Gentilly Terrace neighborhood discussed short term rentals, street lighting
New Orleans District D Councilmember Jared Brossett attended this month’s Gentilly Terrace and Gardens neighborhood meeting, where he primarily addressed the City Planning Commission reviewing the idea of legalizing short term rentals and to ask members to take a vote on the issue within their group.
Prior to Brossett engaging the community, a resident voiced their concern with inadequate street lighting on the 4600 block of Painters, where a reported shooting took place in front their house last weekend.
The Gentilly Terrace and Gardens Improvement Association met this Wednesday, July 20 in the cafeteria at the Gentilly Terrace Charter School, located at 4720 Painters Street.
Hank Carroll, resident in Gentilly for at least 20 years, said there was a shooting outside his house during the night last weekend on the 4600 block of Painters.
“It might be a good idea to start leaving your lights on,” said Carroll.
Carroll said he notices the city frequently replace street light bulbs that burn out, but he suggests they use newer, brighter, LED bulbs. “Crime’s going everywhere, but let’s at least light it up.”
His wife Chris Carroll said they’re looking to employ street lights that light up like the one on the corner of Painters and Lombard. In 2014, the City of New Orleans received over $14 million from Entergy Savings that went towards installing new LED lights.
Councilmember Brosset assured the Carrolls of getting their street light looked into, before he spoke in front the Gentilly Terrace neighborhood at length about the short term rentals issue. After Mayor Mitch Landrieu deferred the issue in June, the City Planning Commission will further review proposed regulations to short term rentals and present their findings to City Council at yet to be determined date.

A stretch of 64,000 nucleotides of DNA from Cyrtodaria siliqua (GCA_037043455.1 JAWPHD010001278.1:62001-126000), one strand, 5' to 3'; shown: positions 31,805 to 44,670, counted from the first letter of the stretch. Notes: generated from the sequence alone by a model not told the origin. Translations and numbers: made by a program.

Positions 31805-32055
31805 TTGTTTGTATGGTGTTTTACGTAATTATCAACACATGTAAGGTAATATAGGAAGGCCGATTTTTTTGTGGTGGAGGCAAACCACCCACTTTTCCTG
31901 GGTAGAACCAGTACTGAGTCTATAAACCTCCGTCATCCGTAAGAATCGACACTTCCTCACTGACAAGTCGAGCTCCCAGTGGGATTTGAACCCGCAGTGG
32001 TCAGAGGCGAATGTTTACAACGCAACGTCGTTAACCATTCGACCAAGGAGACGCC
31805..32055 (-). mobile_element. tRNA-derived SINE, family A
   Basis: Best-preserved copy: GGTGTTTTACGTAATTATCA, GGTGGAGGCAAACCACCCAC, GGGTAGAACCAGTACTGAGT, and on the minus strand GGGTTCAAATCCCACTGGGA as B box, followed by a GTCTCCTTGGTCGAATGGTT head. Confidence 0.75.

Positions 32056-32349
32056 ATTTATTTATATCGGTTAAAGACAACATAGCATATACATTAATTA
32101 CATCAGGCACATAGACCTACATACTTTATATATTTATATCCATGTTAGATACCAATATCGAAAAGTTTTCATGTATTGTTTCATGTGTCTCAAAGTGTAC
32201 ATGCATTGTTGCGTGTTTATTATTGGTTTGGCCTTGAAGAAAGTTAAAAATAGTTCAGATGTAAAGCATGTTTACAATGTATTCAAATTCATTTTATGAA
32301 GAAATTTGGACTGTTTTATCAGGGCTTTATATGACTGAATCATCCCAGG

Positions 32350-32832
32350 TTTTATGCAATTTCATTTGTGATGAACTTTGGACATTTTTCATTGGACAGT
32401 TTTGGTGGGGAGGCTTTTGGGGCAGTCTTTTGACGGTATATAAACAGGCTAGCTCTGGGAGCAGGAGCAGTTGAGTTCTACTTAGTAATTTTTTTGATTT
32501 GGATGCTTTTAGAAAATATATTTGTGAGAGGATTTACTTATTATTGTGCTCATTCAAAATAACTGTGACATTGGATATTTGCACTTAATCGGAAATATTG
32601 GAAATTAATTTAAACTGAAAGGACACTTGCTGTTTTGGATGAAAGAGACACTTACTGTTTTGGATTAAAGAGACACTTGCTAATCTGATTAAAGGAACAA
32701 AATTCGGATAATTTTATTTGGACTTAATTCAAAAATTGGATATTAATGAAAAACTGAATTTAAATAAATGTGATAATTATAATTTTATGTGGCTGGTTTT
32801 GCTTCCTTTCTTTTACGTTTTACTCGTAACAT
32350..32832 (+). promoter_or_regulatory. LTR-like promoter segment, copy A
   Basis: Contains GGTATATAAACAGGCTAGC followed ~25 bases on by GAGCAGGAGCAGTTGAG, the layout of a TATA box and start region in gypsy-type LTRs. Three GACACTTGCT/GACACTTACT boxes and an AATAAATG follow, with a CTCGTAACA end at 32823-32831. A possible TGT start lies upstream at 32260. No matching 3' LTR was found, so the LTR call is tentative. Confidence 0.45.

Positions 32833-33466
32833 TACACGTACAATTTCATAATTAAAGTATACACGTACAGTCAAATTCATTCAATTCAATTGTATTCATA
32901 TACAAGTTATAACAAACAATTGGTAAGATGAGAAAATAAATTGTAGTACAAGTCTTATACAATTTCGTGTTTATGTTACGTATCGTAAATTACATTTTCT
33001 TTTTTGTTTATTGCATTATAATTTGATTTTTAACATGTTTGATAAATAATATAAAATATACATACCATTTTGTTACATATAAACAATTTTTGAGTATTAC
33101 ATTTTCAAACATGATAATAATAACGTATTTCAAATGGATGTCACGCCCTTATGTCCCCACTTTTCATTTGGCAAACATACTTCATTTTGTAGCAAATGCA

The City Planning Commission originally voted against legalizing one of four types of short term rentals, “principal residential” rentals which rent out an entire home for rotating vacation use through specific permission with City Council and are limited to two to each block face.
Brossett explained how he’s not in favor of short term rentals and is concerned about commercialization and potentially damaging the integrity of neighborhoods.
“My big issue is why are we talking about short term rentals when we have an affordable housing issue in this city,” Brossett said.
Mr. Carroll questioned how well enforced the law will be, if City Council, who has the ultimate say, does decides that short term rentals remain illegal.
Brossett said that he has requested that City Planning give him information and an impact statement on affordable housing, similar to a fiscal note, listing revenues and expenditures on affordable housing and how it correlates with potential short term rental regulation.
Cate Newton, President of Gentilly Terrace and Gardens Improvement Association, told members at the meeting to speak up if they’re aware of short term rental violations, as any whole house non-owner occupancy is illegal under 30 days.